Shape your story: OK, you have a brilliant subject. The next step is to find ways to bring this subject across. Think of the very boring teacher and the most inspiring one you had. The same content, but a very different approach to delivering the story. As a filmmaker, I always try to make a movie out of a speech. If you just sum up the facts, it will be a very boring film. You need urgency, suspense, unexpected angles, useful metaphors and of course a voice-over telling the story.

Rehearse your story: Practice it in several ways and test it on an honest audience. But also alone: Loudly in your living room or even in a car, but also in your mind. Visualize your story. See yourself presenting from a birds-eye view, but also for your own eyes. Visualization is a very good way of memorizing your content, but also if you can’t make it a success in your mind, how on earth will this be possible in real life? You have to be convinced, before you can convince an audience.

Q: Jerry Seinfeld once joked that public speaking is the number 1 fear of most people, with the number 2 biggest fear being death. Meaning that, at a funeral, most people would rather be in the casket than giving the eulogy. Do you have any special tips for people who, like me, are terrified of public speaking?

Tara:

It’s funny, the ‘fact’ that most people put fear of speaking before fear of dying now seems almost part of our collective conscience. But did you know it’s a misquoted study? The source is ‘The Book of Lists’ by David Wallechinksy in 1977. A team of market researchers asked 3,000 Americans “What are you most afraid of”. A list was then made of the answers, randomly. “Speaking before a group” just happened to be in first place, behind “Heights”, “Insects and Bugs” and “Death” at number 7. And so a myth was born.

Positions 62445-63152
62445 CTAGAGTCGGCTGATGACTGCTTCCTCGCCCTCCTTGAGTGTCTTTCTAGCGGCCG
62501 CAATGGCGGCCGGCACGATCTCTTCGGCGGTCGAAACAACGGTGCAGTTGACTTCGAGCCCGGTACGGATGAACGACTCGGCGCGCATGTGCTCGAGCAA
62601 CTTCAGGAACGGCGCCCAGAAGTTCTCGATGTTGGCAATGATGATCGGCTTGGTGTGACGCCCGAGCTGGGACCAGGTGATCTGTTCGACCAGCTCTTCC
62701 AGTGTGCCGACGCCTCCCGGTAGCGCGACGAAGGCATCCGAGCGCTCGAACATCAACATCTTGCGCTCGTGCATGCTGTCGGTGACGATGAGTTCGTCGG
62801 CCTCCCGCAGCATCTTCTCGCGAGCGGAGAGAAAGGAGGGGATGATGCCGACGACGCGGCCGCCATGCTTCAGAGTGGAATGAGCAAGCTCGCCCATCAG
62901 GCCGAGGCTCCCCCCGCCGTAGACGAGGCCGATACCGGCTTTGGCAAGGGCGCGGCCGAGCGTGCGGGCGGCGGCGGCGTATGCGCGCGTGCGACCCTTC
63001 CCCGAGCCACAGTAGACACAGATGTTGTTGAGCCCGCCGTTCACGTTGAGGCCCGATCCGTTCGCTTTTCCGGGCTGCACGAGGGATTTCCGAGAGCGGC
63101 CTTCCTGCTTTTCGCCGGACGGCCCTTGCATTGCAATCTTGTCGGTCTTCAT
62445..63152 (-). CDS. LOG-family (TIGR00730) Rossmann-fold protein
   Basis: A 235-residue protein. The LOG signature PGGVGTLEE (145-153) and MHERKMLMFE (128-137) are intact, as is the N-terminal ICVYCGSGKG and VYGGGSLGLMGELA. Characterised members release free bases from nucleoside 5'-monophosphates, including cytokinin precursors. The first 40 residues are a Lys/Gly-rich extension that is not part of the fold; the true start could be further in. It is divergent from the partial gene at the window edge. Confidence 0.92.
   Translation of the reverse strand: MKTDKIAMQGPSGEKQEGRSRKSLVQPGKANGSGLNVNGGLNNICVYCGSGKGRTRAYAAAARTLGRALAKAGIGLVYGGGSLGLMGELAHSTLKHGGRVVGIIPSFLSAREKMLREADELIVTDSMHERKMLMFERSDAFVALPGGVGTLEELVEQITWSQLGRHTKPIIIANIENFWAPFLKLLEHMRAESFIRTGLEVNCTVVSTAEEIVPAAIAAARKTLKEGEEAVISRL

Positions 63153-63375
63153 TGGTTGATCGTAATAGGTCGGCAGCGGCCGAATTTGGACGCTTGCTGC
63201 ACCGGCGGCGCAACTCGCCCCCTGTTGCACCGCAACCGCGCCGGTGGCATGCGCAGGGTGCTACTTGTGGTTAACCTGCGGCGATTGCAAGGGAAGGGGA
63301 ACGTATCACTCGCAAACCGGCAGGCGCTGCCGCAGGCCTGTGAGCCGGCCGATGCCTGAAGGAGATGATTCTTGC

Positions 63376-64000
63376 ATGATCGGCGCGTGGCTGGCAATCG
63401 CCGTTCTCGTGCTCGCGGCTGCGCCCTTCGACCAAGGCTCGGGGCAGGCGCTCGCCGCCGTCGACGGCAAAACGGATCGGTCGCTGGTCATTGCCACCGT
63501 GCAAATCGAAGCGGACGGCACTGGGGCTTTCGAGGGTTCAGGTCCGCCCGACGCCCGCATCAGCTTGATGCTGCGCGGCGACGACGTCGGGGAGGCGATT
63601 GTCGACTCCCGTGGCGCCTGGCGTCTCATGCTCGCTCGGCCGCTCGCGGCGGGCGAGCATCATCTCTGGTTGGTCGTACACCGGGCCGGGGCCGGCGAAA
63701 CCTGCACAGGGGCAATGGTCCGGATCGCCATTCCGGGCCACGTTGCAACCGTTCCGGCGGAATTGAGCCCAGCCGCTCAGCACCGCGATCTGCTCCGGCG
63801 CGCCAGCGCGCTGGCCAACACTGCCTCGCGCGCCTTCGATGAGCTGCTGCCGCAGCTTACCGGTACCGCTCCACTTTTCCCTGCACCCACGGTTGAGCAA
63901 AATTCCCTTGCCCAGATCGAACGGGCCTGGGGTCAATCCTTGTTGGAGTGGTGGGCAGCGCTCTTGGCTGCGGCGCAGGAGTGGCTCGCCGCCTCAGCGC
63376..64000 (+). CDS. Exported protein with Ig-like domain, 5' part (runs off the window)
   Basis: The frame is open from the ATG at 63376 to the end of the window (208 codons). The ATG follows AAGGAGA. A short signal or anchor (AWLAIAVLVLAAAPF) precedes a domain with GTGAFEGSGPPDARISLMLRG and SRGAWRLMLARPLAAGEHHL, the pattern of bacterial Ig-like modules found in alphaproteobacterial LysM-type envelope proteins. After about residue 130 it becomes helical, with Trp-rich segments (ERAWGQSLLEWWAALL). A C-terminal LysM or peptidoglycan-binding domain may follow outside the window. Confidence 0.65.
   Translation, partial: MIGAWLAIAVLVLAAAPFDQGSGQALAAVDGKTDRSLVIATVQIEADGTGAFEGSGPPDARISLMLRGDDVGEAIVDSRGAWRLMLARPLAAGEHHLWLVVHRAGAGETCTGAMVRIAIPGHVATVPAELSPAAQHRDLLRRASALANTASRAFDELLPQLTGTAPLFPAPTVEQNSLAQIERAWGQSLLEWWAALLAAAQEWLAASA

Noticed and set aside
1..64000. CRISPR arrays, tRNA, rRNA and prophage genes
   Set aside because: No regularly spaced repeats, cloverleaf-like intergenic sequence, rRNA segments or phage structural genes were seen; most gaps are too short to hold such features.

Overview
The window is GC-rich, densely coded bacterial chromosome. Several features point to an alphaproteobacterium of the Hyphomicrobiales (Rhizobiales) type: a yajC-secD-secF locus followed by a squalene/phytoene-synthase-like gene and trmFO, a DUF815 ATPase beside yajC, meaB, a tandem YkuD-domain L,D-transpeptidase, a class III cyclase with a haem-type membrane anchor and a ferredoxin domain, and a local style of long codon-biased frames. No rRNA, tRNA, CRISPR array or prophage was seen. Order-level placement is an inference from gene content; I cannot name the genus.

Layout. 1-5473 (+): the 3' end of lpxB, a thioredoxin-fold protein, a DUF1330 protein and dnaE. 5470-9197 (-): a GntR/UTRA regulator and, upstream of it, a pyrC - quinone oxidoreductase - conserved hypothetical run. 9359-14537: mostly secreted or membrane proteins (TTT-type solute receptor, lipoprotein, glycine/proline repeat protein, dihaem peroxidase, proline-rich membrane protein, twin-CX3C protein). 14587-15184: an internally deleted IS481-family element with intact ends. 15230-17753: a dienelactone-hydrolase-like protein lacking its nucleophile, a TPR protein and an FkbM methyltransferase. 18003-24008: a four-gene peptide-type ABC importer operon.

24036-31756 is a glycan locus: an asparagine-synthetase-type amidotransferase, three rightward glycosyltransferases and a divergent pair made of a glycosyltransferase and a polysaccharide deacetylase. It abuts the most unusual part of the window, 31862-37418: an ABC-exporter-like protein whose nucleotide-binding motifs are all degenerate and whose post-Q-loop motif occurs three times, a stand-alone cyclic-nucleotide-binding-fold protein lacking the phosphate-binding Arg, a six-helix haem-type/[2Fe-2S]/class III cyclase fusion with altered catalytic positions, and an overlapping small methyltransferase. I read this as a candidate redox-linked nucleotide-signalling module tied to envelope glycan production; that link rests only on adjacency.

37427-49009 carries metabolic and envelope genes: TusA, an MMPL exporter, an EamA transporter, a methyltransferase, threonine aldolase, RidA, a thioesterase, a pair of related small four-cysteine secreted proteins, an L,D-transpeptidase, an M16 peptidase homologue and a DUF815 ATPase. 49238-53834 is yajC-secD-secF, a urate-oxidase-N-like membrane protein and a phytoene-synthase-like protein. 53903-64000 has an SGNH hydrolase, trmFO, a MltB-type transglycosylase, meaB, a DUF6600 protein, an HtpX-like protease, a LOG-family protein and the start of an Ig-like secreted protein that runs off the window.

However, it’s still there on the list. What can be done? Prepare. Prepare. Prepare! If you know what you are going to say, how you are going to say it and you know it inside out/upside down, then that’s half the battle. You will be confident by knowing you know it. Then, in the preceding few minutes before going on stage find some space to be alone and breath deeply. Right from the stomach. It has an amazing calming effect. Running your wrists under cold water for a minute or so helps with the sweaty palms and palpitations.

Joni:

It’s true! I don’t know many speakers who are not afraid of it. The only difference between an experienced speaker and a beginner is how they cope with the stress. Once a speaker said to me: “If I don’t have wet and sweaty hands, I will be worried!” So maybe that is an interesting thought to start with: Everybody is afraid! There are ways to loosen the tension before you go on stage. But what is most effective in this case is to already have successful and positive experiences. What is the biggest chance to provoke one? Three things.

1. Feel confident about your preparations, know what you are talking about, rehearse.

2. Since the mind doesn’t know the difference between real events and imaginary events, visualize your speech. This is a very standard trick in sports psychology to maximize performance. Do this every day in a very positive way for 5 minutes.